This morning, the Supreme Court decided King v. Burwell, the second legal challenge to the PPACA, aka ObamaCare, that the highest court in the land has heard. Again, the Court upheld the law, and again Roberts penned a head-scratcher of a majority decision.
For those unfamiliar, the challenge revolved around the wording of the law that authorized the IRS to give tax credits to poor people who bought health insurance through "an Exchange established by the State." The word "State" is capitalized because in such legalese, it refers back to a section of the law where definitions are given, and in this case "State" means the fifty states and the District of Columbia. The plain wording appears to support the plaintiffs, but if the plaintiffs are right, the entire PPACA falls apart; most of the states did not set up their own exchanges. The majority sided with ignoring the plain language in favor of the least disastrous consequence.
I'm not a lawyer. I'm an engineer. But I love the law because the entire apparatus is so similar to computing systems. Laws are software, written line by line, complete with language goodies like declarations of constants and variables through definitions, pointers to other sections of the law, and patches to existing law with diff-style syntax. Congress is the QA process. The President signing the bill is the user-acceptance. And its implementation is compiled and interpreted through government administration. The court system exists to handle exceptions thrown and debug problems, giving us post-mortems and core dumps for runtime errors. It's a really tidy metaphor.
Compilers and kernels are intentionally not given room for interpretation or inference. They have to precisely follow the code they're given, which is why legalese is so exacting, so meticulous, and so explicit. And whether you believe in healthcare mandates or not, whether you think the PPACA was the correct approach or not, there's a huge, gaping problem in our jurisprudence introduced by this majority decision. We're at a place where our compilers and kernels are having to figure out how to run buggy, ambiguous code without crashing. That's not a job I want my judiciary, the compiler and kernel of my legal system, doing for me.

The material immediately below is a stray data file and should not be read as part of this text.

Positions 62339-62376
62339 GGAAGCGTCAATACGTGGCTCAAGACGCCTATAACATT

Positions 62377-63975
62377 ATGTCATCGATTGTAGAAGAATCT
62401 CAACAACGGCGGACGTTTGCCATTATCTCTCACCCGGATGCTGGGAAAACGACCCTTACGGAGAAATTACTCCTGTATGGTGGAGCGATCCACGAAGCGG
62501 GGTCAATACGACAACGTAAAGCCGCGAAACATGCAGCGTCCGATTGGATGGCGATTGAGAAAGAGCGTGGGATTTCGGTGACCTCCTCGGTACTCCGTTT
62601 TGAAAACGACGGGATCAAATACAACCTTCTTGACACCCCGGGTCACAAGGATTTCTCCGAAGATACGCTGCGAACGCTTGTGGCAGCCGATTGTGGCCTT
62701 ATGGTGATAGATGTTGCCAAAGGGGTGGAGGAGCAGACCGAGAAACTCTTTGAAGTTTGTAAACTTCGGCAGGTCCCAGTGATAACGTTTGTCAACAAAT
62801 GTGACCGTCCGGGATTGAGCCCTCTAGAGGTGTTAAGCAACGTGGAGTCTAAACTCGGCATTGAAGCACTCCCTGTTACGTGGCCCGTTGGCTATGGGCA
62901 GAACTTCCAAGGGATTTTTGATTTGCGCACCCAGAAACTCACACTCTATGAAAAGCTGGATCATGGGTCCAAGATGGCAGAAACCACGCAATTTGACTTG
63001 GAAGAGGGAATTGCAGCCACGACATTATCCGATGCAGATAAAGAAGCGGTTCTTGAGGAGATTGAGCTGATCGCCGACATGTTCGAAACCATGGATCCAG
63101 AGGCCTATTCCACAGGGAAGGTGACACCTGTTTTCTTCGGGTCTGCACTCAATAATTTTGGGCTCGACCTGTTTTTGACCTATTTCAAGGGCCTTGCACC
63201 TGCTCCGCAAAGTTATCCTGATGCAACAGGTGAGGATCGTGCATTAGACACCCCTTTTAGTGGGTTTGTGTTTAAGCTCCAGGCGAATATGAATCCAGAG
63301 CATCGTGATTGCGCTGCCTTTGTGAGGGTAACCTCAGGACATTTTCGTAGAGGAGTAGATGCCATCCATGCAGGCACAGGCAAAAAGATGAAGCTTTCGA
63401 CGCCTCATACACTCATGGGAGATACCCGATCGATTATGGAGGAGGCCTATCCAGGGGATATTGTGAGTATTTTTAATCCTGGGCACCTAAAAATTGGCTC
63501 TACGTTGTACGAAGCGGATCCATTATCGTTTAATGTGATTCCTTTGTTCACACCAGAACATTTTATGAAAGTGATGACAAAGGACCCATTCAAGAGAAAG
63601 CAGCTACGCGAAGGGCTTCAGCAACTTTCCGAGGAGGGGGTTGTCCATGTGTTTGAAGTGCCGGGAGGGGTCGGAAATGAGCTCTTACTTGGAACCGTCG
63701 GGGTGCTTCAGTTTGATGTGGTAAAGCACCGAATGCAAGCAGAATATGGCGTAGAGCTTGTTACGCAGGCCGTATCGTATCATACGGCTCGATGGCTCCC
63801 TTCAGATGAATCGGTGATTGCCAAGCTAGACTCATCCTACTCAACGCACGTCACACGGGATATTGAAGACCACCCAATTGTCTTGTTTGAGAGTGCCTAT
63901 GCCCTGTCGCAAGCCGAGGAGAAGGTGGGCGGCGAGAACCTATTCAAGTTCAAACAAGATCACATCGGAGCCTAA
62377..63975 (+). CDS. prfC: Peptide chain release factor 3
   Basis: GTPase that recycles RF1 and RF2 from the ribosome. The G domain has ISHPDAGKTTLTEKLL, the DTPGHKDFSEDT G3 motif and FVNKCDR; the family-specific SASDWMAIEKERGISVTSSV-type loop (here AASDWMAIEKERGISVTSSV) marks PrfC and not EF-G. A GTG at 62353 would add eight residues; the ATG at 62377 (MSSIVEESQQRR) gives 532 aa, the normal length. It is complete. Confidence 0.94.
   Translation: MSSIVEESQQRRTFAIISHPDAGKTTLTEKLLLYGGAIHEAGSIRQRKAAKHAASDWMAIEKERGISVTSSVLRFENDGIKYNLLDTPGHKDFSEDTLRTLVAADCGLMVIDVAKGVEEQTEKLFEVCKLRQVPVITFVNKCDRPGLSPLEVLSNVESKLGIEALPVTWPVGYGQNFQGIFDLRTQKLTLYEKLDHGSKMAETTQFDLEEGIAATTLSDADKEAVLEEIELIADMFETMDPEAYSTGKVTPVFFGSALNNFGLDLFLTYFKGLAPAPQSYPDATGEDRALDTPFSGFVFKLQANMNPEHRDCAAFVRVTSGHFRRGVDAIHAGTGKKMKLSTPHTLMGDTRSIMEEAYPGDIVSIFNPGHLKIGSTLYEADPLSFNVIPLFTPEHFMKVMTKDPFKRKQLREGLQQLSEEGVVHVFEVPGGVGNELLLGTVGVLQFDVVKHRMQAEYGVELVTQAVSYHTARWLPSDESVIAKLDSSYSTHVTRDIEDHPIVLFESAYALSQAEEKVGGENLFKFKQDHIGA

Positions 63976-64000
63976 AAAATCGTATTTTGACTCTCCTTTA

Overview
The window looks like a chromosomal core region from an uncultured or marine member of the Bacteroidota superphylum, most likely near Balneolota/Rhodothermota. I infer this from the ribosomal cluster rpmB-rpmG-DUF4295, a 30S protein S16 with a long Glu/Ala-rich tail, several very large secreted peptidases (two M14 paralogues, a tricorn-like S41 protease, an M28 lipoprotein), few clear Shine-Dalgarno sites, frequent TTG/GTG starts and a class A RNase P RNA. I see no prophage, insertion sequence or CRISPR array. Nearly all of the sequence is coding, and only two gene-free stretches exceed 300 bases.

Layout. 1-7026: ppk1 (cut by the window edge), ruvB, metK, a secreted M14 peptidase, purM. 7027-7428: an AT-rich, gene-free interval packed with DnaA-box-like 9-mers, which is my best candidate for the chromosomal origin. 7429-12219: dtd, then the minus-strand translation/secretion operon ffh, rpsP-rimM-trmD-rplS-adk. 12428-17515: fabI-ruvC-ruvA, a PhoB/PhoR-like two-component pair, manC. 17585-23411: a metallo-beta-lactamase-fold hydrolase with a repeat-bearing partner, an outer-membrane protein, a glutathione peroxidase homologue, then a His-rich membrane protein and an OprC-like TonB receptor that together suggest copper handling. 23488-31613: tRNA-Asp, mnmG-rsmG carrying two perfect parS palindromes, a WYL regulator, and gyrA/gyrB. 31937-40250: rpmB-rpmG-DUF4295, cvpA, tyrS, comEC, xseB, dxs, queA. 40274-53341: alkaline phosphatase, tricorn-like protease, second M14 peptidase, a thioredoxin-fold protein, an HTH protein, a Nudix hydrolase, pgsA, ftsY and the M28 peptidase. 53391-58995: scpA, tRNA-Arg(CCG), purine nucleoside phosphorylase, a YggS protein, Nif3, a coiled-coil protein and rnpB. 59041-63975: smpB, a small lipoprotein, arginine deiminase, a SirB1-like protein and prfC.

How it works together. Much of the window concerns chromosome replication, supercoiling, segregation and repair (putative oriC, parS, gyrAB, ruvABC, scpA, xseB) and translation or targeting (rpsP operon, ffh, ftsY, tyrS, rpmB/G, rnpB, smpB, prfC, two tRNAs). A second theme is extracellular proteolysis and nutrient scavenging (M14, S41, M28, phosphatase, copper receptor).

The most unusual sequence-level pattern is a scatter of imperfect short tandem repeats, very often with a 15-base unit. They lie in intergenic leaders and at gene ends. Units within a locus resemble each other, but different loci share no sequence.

The language of the PPACA refers to "an Exchange established by the State" for state-run exchanges, "an Exchange established by the Secretary" for the federally-run exchange, and "an Exchange" sans-qualifier for either. A compiler reading that code would have no room for interpretation, no ability to say "the developer must have meant this other thing instead." I don't want my computers guessing I meant something other than I said, and we as the people definitely don't want our courts to do the same with laws. But the majority opinion does just that; it grants that the plain language of the law refers to only state-run exchanges but decides to ignore that because that clearly had to be a bug in the code.